Call of Duty: Modern Warfare brings the long-awaited opportunity to revitalize Activision's FPS titan, looking to overcome a sense of stagnation over recent entries. Our brief time highlights ongoing efforts to revive the series' most popular trilogy through a fresh lens. Poised to be both gritty and harrowing title-wide, it's gameplay and the overarching world bring added weight to conflict.

Tackling such heavy topics require additional care, putting more pressure than ever to deliver a strong narrative for 2019. Leaning into mature and provoking experiences, paired with seemingly respectable intentions from the studio, eyes lay on the game in coming months. The final product solely rides on executing its concepts in an impactful and tasteful fashion. Here's hoping Activision drops its first public gameplay in the coming weeks, following its E3 2019 showing.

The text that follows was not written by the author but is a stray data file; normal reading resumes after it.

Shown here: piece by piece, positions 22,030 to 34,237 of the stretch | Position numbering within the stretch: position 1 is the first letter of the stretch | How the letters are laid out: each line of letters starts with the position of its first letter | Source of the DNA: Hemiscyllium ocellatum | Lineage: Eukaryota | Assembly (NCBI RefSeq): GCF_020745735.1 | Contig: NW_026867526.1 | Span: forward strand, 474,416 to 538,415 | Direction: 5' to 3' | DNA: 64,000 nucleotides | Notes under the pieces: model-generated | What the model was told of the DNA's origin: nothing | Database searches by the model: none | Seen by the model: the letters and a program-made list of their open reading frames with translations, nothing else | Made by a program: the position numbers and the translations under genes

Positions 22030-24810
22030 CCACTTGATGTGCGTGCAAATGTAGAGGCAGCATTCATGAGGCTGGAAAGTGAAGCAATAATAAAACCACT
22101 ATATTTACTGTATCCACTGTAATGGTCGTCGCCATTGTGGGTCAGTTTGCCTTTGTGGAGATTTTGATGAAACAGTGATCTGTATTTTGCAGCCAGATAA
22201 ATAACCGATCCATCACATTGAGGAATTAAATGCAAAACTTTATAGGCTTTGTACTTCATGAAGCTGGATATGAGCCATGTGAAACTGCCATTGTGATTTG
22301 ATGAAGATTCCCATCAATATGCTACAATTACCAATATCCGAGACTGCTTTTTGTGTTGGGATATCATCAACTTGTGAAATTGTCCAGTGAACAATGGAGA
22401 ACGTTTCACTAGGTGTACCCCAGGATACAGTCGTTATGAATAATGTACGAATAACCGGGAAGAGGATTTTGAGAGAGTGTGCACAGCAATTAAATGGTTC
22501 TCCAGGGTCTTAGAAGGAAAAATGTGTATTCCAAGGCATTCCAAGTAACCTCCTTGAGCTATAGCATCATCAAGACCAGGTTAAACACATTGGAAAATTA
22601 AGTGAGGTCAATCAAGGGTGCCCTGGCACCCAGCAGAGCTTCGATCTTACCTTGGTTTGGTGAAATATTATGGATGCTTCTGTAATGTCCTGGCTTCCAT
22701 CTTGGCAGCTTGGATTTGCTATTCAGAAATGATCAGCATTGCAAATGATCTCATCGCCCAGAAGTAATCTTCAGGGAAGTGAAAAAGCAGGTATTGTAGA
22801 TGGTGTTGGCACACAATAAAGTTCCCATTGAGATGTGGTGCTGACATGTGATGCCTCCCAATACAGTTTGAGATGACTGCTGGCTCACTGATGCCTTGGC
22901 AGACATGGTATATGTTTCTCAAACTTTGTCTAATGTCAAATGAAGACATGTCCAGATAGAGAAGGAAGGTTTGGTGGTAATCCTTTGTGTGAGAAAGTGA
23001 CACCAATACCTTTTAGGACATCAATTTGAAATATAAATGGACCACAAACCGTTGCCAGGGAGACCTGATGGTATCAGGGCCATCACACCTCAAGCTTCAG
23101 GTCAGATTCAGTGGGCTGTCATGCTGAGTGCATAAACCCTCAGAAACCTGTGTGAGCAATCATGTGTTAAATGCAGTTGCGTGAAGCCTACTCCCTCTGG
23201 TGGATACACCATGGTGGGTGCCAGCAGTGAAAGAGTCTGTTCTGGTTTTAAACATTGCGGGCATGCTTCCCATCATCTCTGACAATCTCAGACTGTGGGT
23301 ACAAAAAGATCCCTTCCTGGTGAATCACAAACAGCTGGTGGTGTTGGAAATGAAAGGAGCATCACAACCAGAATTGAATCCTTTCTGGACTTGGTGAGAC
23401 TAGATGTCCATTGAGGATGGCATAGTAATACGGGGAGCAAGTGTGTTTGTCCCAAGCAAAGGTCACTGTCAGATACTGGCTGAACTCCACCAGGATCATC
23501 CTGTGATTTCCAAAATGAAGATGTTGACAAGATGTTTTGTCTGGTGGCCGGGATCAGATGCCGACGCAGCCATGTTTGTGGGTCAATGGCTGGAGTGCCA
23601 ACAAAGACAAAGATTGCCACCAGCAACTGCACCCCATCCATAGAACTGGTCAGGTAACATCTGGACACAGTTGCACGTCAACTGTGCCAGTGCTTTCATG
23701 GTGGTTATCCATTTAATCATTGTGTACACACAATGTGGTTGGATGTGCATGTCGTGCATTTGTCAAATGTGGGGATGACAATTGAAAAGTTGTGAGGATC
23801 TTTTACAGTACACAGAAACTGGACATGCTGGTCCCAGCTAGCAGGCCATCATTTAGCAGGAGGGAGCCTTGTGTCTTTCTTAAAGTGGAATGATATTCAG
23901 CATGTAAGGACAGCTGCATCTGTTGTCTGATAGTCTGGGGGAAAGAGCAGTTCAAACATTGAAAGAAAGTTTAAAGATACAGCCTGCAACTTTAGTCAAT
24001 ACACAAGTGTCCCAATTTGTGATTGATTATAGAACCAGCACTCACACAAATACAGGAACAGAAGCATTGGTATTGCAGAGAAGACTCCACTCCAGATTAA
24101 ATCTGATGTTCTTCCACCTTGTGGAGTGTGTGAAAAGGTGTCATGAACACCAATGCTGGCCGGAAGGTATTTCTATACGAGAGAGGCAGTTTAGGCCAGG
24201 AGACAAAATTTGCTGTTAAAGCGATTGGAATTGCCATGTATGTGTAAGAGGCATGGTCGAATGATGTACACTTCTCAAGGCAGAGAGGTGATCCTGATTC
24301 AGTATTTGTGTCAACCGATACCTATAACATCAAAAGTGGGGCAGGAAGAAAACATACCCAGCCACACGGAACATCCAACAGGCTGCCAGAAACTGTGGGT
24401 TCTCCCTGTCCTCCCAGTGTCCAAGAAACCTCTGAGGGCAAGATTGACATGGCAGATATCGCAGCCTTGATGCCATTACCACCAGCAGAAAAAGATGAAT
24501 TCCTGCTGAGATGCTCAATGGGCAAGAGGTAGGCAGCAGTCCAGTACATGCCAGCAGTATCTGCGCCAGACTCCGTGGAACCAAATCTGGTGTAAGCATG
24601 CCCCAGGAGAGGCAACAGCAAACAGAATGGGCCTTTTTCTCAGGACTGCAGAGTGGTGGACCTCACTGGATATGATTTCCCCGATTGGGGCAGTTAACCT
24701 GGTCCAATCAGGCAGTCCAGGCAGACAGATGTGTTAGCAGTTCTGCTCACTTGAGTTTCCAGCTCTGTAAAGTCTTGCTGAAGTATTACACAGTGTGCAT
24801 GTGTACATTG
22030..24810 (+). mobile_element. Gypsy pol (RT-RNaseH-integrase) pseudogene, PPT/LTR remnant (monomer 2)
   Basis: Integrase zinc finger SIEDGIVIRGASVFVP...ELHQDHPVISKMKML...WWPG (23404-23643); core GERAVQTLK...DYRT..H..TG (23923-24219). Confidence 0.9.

Call of Duty: Modern Warfare is set for an October 25, 2019 release, spanning Xbox One, PlayStation 4, and Windows PCs.

Matt Brown

Matt Brown was formerly a Windows Central's Senior Editor, Xbox & PC, at Future. Following over seven years of professional consumer technology and gaming coverage, he’s focused on the world of Microsoft's gaming efforts. You can follow him on Twitter @mattjbrown.